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Is This the End of iTunes?

Apple has set a date when it will axe iTunes for good, according to reports.

The tech giant is looking to scrap music downloads because of the popularity of its Apple Music streaming service and rivalry with platforms like Spotify.

According to leaked reports, iTunes will be phased out by March 31, 2019.

Apple introduced the iTunes LP format in 2009 as part of its bid to usher albums into the online age.

It allows users to purchase individual songs or whole albums digitally.

 

 

But this revolution in music consumption - which ended the shelf life of CDs and helped shut record shops like HMV - has been short lived.

Now even music downloads are obsolete, with streaming services dooming iTunes to the recycle bin.

While Apple apparently informed industry insiders of its decision two weeks ago, Metro shared the details of a leaked letter titled "The End of iTunes LPs" today.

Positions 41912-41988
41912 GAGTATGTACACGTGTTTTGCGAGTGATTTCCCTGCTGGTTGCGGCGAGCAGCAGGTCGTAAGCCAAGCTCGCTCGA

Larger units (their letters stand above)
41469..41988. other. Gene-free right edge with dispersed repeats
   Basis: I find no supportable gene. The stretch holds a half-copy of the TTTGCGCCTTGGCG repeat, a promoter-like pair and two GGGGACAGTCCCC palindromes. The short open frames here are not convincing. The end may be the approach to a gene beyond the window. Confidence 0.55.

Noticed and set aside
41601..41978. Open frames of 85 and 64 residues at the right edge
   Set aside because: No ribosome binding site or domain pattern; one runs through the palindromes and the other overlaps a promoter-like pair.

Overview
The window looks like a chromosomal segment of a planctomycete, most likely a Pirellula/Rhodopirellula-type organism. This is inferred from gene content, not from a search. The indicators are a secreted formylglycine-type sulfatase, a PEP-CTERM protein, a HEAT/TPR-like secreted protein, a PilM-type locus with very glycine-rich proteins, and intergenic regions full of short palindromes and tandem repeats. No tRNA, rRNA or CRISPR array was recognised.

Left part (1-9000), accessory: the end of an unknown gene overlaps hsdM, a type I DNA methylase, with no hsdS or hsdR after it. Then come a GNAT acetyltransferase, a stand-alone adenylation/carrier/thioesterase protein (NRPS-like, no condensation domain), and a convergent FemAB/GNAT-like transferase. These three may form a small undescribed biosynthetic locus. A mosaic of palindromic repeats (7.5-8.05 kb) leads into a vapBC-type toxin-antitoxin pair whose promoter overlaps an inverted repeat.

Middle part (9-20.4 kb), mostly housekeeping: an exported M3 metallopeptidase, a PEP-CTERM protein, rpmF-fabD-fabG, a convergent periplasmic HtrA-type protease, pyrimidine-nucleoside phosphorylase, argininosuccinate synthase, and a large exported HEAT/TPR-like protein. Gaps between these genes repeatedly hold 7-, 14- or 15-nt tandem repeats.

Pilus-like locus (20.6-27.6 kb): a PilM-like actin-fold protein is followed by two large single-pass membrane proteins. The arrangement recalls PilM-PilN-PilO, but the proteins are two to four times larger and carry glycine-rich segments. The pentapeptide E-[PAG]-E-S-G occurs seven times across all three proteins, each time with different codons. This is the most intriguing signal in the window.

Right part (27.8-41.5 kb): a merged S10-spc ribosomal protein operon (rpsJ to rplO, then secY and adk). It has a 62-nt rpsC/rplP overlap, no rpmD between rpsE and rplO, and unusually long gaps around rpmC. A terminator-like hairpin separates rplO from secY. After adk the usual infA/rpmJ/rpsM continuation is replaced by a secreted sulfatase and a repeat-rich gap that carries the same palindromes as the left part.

In the letter, Apple adds that those customers who have already purchased an iTunes LP will still be able to download the additional content through iTunes Match: Apple's cloud-based music storage service, which costs £19.99 per year.

Rumours of iTunes' death have been circulating since 2016.

Back then, a report (that was later rebuffed by Apple) suggested the service would be killed off in 2018.

Meanwhile, Apple Music is going from strength to strength, with The Wall Street Journal predicting its tally of paying subscribers will overtake Spotify in the US this summer.

Globally, though, Spotify remains far ahead with 70 million subscribers, compared to Apple Music's 36 million user base.

Yesterday we revealed that Spotify is launching a new free service that allows you to pick individual songs.

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